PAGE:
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Companies find best wishes in e-cards

Electronic greeting cards are free, unprofitable, and may seem impersonal, but that hasn't stopped them from becoming one of the hottest commodities in e-commerce nowadays.

Electronic greeting cards are free, unprofitable, and may seem impersonal, but that hasn't stopped them from becoming one of the hottest commodities in e-commerce nowadays.

Just last week, Excite@Home bought privately held Blue Mountain Arts, the leading greeting card site, for a surprisingly large sum--$780 million in cash and stock.

At the same time, two of the industry's biggest players--Egreetings and planning to go public, having recently filed for multimillion-dollar IPOs. could go public as early as this week.

In addition, executives of giant greeting card companies, including ones from Hallmark, are jumping ship for Internet greeting card companies--just as in other industries.

E-cards have become popular because they are an effective way to generate traffic and acquire new customers, said Jared Schutz, executive director of Blue Mountain's online site. Although Excite@Home ended up with Blue Mountain, big players such as venture group CMGI and online toy store eToys were rumored to be interested in the company.

"All the major sites realize that greeting cards are important to their overall strategy," Schutz said. "The e-card space is a proven traffic generator."

Virtual cards, which companies such as Blue Mountain and Egreetings offer on their Web sites, typically are animated and include music. A card sender selects a card and types a message, then the e-greeting provider notifies the card's recipient via email to fetch the card at a special Web address.

Like paper greeting cards, the sites offer e-cards for all occasions; however, unlike paper ones, these are offered for free.

This can be a costly business. Egreetings, for example, lost $12.3 million during the first six months of this year on only $724,000 in revenue, according to regulatory filings. Although the company initially charged fees for its electronic cards, it changed course last year to offer free cards, supporting itself through advertising and other product sales.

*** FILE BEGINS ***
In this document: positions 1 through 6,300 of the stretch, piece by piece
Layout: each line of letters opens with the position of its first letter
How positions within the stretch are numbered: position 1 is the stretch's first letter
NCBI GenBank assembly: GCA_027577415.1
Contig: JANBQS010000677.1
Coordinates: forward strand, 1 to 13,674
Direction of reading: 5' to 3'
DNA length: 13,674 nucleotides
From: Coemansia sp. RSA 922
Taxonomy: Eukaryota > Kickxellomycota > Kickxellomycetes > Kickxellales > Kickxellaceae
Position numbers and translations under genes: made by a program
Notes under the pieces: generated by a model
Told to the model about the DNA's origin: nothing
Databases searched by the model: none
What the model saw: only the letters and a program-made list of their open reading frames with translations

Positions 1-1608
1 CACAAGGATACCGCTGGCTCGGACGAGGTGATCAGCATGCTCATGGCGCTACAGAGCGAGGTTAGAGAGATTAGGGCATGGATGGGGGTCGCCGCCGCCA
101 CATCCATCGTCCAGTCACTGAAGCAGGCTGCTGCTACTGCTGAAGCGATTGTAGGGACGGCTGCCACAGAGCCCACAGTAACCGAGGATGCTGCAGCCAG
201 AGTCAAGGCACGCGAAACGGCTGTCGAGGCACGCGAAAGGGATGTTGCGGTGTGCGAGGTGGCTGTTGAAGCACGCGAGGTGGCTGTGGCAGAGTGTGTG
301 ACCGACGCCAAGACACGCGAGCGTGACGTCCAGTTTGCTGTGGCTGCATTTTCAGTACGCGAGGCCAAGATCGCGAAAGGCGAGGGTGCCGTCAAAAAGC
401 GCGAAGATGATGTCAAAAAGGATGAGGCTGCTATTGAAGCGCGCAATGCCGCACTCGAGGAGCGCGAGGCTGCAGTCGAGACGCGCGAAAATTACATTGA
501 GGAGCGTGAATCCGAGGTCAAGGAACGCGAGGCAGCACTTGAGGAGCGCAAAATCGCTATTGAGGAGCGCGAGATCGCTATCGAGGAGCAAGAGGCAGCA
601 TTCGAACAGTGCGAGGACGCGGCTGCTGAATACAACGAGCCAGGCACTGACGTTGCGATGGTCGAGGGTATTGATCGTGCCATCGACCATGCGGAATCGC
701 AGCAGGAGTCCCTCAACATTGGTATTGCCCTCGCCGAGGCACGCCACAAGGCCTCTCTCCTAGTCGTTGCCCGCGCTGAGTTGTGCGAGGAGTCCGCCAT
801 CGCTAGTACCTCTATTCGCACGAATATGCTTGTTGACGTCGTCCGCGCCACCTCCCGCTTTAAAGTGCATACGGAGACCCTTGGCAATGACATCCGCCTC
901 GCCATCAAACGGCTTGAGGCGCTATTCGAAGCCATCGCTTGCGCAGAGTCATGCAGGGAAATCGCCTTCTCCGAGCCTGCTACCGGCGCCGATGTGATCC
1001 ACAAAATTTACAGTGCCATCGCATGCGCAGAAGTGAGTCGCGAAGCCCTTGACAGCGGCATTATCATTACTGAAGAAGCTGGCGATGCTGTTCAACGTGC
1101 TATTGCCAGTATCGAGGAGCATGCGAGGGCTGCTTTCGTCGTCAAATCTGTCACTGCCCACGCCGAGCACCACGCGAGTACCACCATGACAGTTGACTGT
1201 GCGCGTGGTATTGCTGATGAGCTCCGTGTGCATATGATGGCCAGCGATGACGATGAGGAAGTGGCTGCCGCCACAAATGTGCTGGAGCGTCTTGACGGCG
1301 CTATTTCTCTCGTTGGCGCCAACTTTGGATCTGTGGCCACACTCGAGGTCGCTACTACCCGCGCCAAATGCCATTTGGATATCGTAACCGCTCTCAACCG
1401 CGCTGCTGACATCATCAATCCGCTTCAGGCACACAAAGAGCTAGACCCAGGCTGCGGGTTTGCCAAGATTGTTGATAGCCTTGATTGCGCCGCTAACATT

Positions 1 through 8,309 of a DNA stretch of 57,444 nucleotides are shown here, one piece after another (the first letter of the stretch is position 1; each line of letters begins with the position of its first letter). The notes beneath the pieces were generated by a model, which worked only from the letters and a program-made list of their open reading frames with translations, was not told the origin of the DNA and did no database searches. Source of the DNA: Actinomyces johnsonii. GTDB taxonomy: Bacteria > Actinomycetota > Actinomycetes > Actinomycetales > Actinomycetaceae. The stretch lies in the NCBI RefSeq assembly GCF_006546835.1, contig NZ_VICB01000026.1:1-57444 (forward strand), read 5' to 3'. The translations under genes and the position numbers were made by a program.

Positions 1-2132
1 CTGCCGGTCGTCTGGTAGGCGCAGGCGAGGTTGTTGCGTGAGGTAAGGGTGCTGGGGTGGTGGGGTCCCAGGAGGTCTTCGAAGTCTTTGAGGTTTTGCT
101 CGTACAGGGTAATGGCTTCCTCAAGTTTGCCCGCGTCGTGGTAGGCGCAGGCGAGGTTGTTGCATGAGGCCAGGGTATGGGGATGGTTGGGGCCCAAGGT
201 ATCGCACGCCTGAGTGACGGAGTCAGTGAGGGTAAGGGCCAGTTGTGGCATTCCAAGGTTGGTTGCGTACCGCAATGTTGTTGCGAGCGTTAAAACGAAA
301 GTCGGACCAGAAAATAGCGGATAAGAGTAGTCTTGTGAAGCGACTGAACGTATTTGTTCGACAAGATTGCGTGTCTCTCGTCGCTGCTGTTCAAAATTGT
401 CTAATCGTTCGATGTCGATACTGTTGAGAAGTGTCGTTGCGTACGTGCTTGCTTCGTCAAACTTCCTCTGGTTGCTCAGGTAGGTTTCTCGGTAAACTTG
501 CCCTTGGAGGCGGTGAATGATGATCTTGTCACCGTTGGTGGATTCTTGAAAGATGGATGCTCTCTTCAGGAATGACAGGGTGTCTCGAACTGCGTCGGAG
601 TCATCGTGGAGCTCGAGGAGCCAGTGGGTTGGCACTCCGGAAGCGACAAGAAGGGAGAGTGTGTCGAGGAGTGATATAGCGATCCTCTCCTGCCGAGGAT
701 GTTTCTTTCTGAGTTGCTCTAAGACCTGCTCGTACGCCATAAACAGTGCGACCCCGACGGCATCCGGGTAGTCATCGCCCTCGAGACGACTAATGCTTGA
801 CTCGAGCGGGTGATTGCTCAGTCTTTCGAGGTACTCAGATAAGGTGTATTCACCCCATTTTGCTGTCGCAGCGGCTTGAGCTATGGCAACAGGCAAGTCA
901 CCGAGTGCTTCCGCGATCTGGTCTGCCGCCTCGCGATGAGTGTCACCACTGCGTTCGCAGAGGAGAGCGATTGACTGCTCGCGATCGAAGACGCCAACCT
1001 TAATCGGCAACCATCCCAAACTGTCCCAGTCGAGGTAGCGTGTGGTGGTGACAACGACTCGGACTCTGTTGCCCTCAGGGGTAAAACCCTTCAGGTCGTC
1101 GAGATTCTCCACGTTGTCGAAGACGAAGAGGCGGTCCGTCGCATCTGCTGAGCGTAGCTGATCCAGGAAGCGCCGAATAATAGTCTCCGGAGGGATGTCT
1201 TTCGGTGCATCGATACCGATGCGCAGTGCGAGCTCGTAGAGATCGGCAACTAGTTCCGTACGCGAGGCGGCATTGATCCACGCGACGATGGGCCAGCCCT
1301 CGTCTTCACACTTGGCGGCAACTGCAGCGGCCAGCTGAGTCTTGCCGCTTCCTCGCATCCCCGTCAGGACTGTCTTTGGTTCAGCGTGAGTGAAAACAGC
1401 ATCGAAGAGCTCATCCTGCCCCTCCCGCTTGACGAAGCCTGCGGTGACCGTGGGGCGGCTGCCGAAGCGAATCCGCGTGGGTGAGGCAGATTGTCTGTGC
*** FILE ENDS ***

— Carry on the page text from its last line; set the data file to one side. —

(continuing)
Despite the new focus, the company projects continued losses for the "foreseeable future," according to the filing. "Our new business model is largely untested, and we cannot be sure that it will yield the results that we expect," Egreetings said. "Because the Internet is constantly changing, we may need to change our business model again to adapt to those changes."

And although Media Metrics has consistently ranked Blue Mountain as one of the top e-commerce sites in terms of traffic, its revenue has been negligible.

Gomez Advisors e-commerce analyst Hank Hudepohl said he doubts that these companies or any others will be able to charge for e-cards. "I don't see Hallmark creating a card that people will pay for when other people will give it away for free," Hudepohl said.

Companies such as see the cards as marketing tools. They use the cards to lure new consumers to their sites, where they can sell other products such as books, music, or gifts.

"For Amazon, the e-cards are a great way to generate traffic and to bring customers to the Amazon stores," said Eric Broussard, the company's general manager for e-cards.

Although the cards are popular, they have limitations, according to some observers. Sending someone a paper card through the mail still carries more meaning than emailing someone an e-card, said chief executive Felicia Lindau.

"There is nothing that will take the place of a tangible card," she said.